I’m a relatively tolerant person in many ways, but there’s one thing that I’ve never been able to stomach very well, and that’s giving up. I get even crankier about not trying in the first place. I almost totally shut down when I hear that someone doesn’t believe in him/herself. Ironically, I can’t deal with “can’t.”
I’ve always felt good about believing in limitless possibilities, and I still do, but I’m finding that in organizational leadership it does have its pitfalls. First of all, not everyone does…believe that anything’s possible, that is…and it’s ok. Some people are pragmatic. Actually, in many situations those people help people like me stay on track. It’s a good thing. The trouble is that when a pragmatist and a dreamer get together in a fast paced environment it can lead to frustration. A bit of frustration is fine, but the business of public education moves so fast that it’s often difficult to find time to resolve frustrations as the pile up, which can lead to heartily compiled frustrations. You need a really big shove with a sturdy handle to dig your way out of those.
I’m pretty sure I wouldn’t’ choose to stop dreaming even if I could, but I’m finding that I better learn to deal with pragmatism as soon as possible, and certainly before my belief in limitless potential and endless possibilities clashes to much with very real and important concerns of the smart and capable pragmatists I serve. The fact is, I have lot’s to learn, and some of the best learning I’ve done in my forty years has come out of experiences with people who’s ideals all but contradict my own. In patient times, when I have moments to reflect and process, I deeply value those people’s contradictory thoughts and ideas, especially when I end up understanding them well enough to adopt the ones that end up making sense to me.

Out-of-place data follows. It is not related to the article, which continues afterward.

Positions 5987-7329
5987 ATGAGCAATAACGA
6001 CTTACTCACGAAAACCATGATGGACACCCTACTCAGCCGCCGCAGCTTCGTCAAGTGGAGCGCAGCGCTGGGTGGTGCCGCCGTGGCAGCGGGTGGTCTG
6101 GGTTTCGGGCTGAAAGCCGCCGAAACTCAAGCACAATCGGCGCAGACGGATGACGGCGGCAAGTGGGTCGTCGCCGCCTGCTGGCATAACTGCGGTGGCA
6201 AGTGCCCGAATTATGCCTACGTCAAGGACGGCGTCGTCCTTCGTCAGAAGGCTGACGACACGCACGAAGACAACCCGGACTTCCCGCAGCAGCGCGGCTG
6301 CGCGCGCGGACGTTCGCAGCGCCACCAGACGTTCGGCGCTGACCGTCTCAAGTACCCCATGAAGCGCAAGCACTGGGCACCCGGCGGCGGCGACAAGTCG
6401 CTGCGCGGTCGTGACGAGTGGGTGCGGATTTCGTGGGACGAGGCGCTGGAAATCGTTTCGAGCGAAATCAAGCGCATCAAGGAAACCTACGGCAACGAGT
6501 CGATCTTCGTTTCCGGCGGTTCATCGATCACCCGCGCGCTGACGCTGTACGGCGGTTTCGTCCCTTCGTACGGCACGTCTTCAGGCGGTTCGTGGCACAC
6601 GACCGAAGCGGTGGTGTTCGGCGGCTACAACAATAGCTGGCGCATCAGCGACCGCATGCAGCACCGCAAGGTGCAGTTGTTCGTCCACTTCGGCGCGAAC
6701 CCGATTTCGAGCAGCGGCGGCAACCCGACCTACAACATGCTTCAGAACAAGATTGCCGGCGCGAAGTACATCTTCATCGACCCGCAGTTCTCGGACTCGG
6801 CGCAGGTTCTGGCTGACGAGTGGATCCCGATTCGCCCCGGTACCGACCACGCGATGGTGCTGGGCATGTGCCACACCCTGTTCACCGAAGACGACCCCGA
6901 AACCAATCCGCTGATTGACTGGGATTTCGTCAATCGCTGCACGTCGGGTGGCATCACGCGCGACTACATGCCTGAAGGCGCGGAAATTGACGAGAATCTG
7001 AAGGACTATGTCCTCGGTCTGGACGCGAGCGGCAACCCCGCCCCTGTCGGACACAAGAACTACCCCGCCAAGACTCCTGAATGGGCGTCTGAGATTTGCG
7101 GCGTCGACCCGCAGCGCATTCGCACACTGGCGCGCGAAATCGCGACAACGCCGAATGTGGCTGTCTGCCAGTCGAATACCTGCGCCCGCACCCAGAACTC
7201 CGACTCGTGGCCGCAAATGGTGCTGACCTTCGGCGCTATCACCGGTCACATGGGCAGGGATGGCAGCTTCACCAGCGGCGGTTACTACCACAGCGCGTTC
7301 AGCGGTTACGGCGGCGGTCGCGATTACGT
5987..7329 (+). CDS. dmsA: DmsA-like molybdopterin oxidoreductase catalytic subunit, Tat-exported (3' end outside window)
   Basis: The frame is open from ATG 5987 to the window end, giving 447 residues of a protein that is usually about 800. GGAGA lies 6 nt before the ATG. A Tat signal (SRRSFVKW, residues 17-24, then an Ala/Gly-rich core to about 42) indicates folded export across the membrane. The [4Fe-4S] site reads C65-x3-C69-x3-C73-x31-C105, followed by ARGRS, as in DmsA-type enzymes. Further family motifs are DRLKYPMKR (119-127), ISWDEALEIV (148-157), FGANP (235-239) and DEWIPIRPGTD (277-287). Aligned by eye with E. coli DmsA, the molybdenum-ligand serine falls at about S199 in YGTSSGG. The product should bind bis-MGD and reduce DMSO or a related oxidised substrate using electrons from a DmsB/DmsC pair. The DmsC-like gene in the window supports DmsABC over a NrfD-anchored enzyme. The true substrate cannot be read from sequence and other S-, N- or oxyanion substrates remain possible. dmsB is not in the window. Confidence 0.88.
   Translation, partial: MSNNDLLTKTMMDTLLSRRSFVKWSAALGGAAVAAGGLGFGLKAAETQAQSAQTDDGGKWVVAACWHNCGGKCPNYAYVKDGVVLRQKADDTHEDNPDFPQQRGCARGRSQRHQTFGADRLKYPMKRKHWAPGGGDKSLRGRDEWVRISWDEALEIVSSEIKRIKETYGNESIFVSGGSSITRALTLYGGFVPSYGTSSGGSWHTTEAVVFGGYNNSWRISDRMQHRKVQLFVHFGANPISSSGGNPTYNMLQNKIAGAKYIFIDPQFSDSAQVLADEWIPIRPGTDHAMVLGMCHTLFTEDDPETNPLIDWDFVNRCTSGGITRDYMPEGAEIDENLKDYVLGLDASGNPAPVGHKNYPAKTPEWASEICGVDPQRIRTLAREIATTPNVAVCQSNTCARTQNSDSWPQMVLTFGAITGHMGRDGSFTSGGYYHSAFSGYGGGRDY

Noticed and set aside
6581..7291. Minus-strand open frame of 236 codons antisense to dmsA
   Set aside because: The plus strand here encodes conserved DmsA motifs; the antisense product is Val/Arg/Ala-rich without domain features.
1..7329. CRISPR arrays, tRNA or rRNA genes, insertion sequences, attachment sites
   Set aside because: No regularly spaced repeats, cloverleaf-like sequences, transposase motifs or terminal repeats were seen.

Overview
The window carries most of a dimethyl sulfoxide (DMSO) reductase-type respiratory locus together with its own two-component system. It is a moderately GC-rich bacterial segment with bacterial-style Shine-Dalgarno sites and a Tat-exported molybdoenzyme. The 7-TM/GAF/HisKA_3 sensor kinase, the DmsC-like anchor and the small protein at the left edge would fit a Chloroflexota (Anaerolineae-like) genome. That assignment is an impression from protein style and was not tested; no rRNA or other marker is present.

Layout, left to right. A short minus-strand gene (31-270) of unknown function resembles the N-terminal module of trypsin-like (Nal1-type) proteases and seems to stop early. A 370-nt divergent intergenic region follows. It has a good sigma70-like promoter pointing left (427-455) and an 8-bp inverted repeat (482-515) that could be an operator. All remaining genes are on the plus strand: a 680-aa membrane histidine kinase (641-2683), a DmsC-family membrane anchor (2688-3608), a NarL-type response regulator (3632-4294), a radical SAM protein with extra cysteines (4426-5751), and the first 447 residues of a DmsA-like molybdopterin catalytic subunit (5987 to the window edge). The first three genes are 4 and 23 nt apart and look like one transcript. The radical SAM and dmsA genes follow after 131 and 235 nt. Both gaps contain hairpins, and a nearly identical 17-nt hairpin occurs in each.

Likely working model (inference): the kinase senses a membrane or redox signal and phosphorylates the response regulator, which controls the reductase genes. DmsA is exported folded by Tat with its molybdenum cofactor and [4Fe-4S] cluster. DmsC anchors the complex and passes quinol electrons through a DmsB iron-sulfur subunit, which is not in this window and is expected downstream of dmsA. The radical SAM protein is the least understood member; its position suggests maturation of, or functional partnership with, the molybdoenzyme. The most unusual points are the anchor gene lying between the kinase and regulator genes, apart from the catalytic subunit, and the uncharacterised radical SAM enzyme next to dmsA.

Recently I had cause to consider a “can’t” that burned me up when I first heard it. I was surprised, I was disappointed, I was confused, and I was frustrated. I wanted nothing more than to shift it to a “can.” I pushed and I shoved, but there was no give. That didn’t make it any better. I was not convinced. I couldn’t understand that “can’t,” but I think that now I can.
Every person knows him/herself better that any other person possibly could. As much of a challenges as it is to me on a daily basis, I’m not able to read anyone’s mind but my own…and even that’s pretty exhausting. Pushing a pragmatist to the brink of frustration by insisting that he/she believe in something he/she doesn’t believe in doesn’t make him/her believe in that thing. In the best-case scenario it might help him/her consider broader possibilities. In the worst-case scenario it might cause a rift in what could have otherwise developed into a trusting, collaborative relationship.
Again, I don’t imagine that I’ll ever be able to prevent the concept limitless possibilities from tempting me, and frankly I’m not trying to, but I’m finding that as an organizational leader I need to learn how to give each person I serve the space and respect to “can’t” if that’s what he/she feels is best for him/her in any given moment. Some people want to stay in bounds, and many of them accomplish incredible things doing just that. They say that there’s a time for everything. Maybe there’s a time to believe in limitations, and a purpose for holding back…even if I can’t. People are each different, and that’s one of the things that make collaboration so effective.
Through critical and continuous reflection I’m working hard to learn the leadership lessons that are so conveniently built into each moment of my life. This has been a tough one to swallow. Regardless, I intend to master the balance between my belief in limitless possibilities and a healthy respect for perceived limitations before it has me forgetting that there’s nothing more important for the wellbeing of the students I serve than positive partnerships, even…and especially through differences of opinion.
Live. Learn. Lead.
Dream Big. Work Hard. Be Well.